1. “Darlin'” (127 BPM)
iTunes

2. “Do It Again” (118 BPM)
iTunes

3. “This Whole World” (119 BPM)
iTunes

4. “Bluebirds Over The Mountain” (127 BPM)
iTunes

5. “Heroes And Villains” (137 BPM)
iTunes

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A Workout Playlist: Synthpop For Jogging

Chris Lawhorn, the resident DJ at Marie Claire and Real Age, reviews 300-400 singles every month, trying to find the best new music for a workout. Every week, he’ll be posting an indie-centric playlist for MAGNET readers. To vote on upcoming tracks, hear this month’s contenders and find more resources for matching songs to the pace of your exercise routine, you can visit his workout music site.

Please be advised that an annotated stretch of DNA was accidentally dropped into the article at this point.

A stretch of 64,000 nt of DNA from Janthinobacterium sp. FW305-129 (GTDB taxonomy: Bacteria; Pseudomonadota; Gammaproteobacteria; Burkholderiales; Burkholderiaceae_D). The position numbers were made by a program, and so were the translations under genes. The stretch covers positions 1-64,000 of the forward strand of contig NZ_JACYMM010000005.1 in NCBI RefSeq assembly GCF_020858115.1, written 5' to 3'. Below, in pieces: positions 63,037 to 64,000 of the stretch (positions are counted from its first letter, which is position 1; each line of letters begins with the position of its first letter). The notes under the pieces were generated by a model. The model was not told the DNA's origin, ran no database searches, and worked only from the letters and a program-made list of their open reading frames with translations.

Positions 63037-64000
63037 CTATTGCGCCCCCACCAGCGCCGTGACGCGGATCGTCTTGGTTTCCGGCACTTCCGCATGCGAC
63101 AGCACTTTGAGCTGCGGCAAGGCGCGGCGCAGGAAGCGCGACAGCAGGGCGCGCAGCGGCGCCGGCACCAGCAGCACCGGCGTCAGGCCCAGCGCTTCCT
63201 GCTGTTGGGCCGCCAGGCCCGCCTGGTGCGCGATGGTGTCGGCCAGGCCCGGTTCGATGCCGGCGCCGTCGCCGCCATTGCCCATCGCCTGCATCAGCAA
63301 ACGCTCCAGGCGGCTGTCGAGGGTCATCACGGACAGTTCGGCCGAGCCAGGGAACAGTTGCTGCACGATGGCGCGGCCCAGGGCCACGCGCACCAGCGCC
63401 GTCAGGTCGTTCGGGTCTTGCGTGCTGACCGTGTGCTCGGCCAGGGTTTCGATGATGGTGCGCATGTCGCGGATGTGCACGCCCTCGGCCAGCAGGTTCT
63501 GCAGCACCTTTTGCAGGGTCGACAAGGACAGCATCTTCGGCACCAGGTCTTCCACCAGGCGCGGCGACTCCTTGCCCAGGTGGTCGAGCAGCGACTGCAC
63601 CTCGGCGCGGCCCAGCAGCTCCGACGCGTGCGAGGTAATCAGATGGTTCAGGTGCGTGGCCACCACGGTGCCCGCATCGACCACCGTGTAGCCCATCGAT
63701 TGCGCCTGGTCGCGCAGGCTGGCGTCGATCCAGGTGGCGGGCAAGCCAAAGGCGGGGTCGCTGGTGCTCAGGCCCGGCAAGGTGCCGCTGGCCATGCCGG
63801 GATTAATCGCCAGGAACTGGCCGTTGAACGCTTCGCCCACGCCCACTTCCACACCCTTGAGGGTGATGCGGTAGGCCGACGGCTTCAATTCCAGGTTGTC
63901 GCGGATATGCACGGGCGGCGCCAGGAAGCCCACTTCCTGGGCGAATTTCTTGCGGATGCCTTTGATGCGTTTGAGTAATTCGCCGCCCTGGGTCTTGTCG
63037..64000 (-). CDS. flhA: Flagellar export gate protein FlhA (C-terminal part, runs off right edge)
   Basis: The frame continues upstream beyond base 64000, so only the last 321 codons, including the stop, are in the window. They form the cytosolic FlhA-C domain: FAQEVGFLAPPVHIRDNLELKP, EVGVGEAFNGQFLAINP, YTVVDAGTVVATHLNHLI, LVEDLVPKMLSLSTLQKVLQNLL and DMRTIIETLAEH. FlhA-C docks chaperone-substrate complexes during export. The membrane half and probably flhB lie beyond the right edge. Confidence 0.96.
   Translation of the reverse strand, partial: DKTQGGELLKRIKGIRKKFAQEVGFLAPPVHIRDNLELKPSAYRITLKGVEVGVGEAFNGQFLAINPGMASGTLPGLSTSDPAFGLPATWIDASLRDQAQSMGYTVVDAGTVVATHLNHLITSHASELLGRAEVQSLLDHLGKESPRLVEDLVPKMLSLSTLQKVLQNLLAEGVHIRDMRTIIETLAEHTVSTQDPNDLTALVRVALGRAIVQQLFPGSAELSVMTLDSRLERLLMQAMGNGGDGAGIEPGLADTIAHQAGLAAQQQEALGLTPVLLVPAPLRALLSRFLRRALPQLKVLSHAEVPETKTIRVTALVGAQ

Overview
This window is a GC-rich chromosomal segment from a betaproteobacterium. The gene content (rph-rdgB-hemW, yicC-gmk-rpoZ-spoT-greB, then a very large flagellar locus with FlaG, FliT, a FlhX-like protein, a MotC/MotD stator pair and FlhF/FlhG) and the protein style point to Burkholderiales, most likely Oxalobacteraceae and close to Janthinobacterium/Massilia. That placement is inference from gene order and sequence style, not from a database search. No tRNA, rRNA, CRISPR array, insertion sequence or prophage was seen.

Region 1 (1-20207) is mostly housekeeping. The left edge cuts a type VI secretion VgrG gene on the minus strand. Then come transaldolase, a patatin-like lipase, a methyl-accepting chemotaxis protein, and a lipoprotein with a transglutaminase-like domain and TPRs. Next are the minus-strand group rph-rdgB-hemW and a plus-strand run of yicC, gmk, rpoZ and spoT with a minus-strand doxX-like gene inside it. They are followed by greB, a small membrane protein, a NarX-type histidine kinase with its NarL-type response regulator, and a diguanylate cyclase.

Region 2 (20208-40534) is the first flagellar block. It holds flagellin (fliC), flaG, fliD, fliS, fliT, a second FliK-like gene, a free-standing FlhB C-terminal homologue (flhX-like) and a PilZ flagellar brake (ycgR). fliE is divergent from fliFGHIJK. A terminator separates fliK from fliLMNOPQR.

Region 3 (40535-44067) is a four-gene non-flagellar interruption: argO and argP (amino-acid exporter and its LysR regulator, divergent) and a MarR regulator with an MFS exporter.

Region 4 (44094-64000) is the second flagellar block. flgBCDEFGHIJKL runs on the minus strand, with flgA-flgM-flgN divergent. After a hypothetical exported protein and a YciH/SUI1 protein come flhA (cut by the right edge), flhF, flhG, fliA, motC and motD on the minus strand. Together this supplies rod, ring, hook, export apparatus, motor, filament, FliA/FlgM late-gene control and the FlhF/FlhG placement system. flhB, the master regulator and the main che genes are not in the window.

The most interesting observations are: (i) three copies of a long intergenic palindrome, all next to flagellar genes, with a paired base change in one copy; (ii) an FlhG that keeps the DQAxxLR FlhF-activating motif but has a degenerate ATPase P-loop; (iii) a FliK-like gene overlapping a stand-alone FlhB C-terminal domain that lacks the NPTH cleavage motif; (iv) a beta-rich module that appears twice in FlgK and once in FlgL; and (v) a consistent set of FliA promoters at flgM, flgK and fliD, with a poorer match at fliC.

I’m not sure why anyone would ask me who the Beatles of synthpop are. But, if anyone did, I would say Erasure. I haven’t actually given this much thought, but I’ve always had a general feeling that each decade or so has a band that can’t help but throw off brilliant hooks: Beatles in the ’60s, ABBA in the ’70s, Erasure in the ’80s. (I’m even tempted to credit Ash with the ’90s and Timbaland with the ’00s. But those are different conversations entirely.) And to whatever extent I’ve overlooked other obvious contenders, these are the first parties that sprang to mind. Anyway, the point of this is that when Erasure stopped spinning off pop hits, they started to make something equally magical. So, for this jogging playlist, I wanted to focus on overlooked gems from bands with synthesizers. To that end, there’s a high-energy track from Erasure’s artsier period, a cut from the Rentals’ sophomore effort (with backing vocals from Maya Rudolph) and one from Leiahdorus that takes pages from a variety of folks and binds them seamlessly into an overview of the genre.